We all like to read forecasts of what the future holds. But, in the case of the outlook for commodity prices is following the lead of one commodity forecaster or another just blind faith?
Over at Cullen Roche’s excellent Pragmatic Capitalism blog, Cullen illustrates a point about the multitude of articles about how bearish George Soros is on a particular asset market. Cullen goes onto say how this could potentially lead individual investors into trouble.
In all seriousness, the key lesson here is that we need to be very careful about how much we read into news headlines about market gurus. It’s very easy to get swept up in the idea that a wealthy investor knows more than the rest of us and that we should follow their disclosed moves as reported and after the fact. The financial media loves to use big names to grab headlines and page views. But in many cases you’re not getting the full story about what this investor is doing. And following their supposed positioning could lead to bad decisions and unnecessarily poor performance.
In the case of commodity markets blindly following forecasts from one or another investment bank could equally lead to bad decisions. I’ve no reason to pick on them, but Goldman Sachs is often thought of a the ‘guru’ in commodity markets.
Should you just follow them blindly and invest? No, absolutely not. First, you don’t know what level of risk they are taking to enter that position, have they hedged it and how etc? The best investors should also be able to change their minds if the evidence no longer supports their original hypothesis. Will that change in view then get picked up by the press? It might do, but it might not.
Think about why forecasts are published by the press. Are they to help inform those not fortunate enough to be able to afford buying forecasts off the shelf from one or another bank or consultancy? Or are they meant as ‘entertainment’, as a way of gathering publicity in order to sell other services?
We, as investors, business people tend to like the story, the narrative that can explain how things develop. To put structure to the apparent uncertainty and volatility going on in the world. We like stories, we like to summarize, we like to be able to reduce a complex interaction of multiple factors into a single sentence sound-bite, eg “Lower, for longer”. As Nichola Taleb points out this fallacy “distorts our mental representation of the world; it is particularly acute when it comes to the rare event.”
The same goes for forecasters. In relatively benign market conditions there is something of an institutional inertia – only updating their view of the world slowly and iteratively, not wanting to appear to far from the pack or consensus. The exception to this appears to be when markets reach a peak or a trough in short order. Here investment banks, commentators, etc all want to come up with an even more extreme prediction of where prices could go, in order to make a name for themselves.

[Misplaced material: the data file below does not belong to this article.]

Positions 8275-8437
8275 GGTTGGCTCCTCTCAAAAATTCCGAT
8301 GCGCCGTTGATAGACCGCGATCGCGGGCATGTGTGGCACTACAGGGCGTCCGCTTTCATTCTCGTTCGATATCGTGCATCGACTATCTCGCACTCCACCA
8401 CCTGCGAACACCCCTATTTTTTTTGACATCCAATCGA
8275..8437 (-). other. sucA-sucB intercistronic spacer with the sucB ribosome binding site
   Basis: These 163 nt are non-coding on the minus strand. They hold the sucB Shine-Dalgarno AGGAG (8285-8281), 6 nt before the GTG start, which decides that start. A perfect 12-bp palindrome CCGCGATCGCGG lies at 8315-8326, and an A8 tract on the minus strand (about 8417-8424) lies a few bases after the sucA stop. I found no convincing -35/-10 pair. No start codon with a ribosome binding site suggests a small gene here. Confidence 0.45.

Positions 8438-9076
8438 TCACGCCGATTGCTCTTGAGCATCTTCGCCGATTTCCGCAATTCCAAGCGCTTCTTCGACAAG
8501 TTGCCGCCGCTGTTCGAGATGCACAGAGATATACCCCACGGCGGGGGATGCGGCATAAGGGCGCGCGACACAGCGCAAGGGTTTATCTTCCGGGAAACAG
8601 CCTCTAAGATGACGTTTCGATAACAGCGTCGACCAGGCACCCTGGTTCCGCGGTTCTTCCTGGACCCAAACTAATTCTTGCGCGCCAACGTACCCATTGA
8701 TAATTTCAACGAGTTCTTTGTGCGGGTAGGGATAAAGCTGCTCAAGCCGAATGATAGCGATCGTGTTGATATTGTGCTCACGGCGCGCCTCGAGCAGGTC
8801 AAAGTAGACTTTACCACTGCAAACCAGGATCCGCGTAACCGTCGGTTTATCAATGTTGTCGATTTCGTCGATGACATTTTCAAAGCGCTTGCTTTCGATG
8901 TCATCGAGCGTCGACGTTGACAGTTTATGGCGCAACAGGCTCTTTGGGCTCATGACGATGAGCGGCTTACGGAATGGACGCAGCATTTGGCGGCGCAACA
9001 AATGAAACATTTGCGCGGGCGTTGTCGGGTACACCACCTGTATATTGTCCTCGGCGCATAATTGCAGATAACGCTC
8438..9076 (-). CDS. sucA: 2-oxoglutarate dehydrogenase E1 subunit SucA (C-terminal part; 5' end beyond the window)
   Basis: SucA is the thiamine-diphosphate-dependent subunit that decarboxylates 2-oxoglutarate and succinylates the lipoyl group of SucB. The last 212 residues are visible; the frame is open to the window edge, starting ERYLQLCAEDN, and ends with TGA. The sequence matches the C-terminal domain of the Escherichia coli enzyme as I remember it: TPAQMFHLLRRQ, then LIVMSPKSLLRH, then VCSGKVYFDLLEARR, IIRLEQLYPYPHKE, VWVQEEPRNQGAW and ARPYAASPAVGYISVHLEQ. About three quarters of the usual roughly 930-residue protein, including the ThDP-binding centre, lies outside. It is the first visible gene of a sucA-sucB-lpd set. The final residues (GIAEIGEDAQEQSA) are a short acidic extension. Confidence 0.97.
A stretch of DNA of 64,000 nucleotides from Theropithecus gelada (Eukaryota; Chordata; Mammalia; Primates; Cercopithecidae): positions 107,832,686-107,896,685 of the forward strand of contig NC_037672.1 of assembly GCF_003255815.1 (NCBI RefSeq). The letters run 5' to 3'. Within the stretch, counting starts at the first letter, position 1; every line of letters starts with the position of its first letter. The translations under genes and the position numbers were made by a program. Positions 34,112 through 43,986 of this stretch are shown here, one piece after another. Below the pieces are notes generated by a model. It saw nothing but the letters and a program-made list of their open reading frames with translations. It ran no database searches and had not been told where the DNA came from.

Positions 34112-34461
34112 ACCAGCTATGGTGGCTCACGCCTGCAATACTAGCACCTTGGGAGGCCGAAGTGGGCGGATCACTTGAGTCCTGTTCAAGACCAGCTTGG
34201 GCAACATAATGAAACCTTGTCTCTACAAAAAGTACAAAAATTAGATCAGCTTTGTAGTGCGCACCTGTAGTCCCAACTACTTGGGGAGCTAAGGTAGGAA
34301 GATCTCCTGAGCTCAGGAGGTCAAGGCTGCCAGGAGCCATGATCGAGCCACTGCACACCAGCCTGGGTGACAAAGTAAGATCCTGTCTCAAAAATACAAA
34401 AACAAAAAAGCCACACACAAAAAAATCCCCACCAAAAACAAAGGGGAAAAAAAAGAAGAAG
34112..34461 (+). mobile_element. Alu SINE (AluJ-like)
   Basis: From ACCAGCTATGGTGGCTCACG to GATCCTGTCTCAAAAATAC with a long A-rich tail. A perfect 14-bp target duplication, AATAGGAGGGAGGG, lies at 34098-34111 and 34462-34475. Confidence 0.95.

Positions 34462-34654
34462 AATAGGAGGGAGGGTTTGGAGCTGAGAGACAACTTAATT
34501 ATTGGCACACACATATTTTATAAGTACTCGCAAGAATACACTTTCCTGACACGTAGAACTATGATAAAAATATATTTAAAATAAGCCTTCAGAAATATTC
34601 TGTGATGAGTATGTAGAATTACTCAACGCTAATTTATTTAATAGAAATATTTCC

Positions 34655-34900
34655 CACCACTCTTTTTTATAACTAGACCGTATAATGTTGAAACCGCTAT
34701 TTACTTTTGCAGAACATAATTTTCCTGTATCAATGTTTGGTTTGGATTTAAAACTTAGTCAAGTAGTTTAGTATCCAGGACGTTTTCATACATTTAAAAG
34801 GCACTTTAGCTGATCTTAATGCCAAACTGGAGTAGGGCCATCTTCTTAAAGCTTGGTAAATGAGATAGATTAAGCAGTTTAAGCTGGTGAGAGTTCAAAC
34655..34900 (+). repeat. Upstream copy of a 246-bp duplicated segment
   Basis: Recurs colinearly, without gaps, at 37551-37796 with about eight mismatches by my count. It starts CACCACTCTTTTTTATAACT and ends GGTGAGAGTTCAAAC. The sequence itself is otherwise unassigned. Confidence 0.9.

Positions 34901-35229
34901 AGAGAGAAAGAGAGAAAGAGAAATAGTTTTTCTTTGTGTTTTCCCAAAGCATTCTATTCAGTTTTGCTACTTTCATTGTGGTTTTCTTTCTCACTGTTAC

In 2008 it was Goldman’s and their $200 per barrel call on oil. In late 2014 and into early 2015 it was most notably Goldman Sachs highlighting the risk of $20 oil, others then jumped on the bandwagon as prices fell and their forecasts of $18 per barrel no longer seemed as far fetched.
There is also a time inconsistency. Relatively specific forecasts are often matched with an unspecific time frame, which also makes it difficult to score them for accuracy. There is a maxim among professional analysts that cynically confirms the problem: always predict a price, or a time-frame, but never both. However, in recent years, many oil market forecasters have been pushed to quantify their forecasts by making specific price predictions over specified time horizons.
Whats needed is a way to verify the accuracy of commodity forecasts. Verifying accuracy is obviously much easier for weather forecasts, where thousands of fresh forecasts are issued every day, and sometimes even more frequently, and can be compared with thousands of outcomes. Verification is more difficult for subjects like oil prices,but given how frequently prices are forecast it is not impossible and would be highly desirable.
One of the major problems with any verification approach though comes back to time. Given that commodity cycles can typically last somewhere between 5-15 years we are still scratching the surface of a reliable period of back data.
Arguably, what is most important to commodity producers and consumers is not having a forecast of future commodity prices but understanding the risk that prices will go to extreme levels, either high or low during a particular period and the impact this could have and what can be done to mitigate it if it does.
All of which means that investors and physical buyers and sellers will continue to rely on ‘guru’s’ to some extent. Demand forecasts if you have to. But demand better forecasts.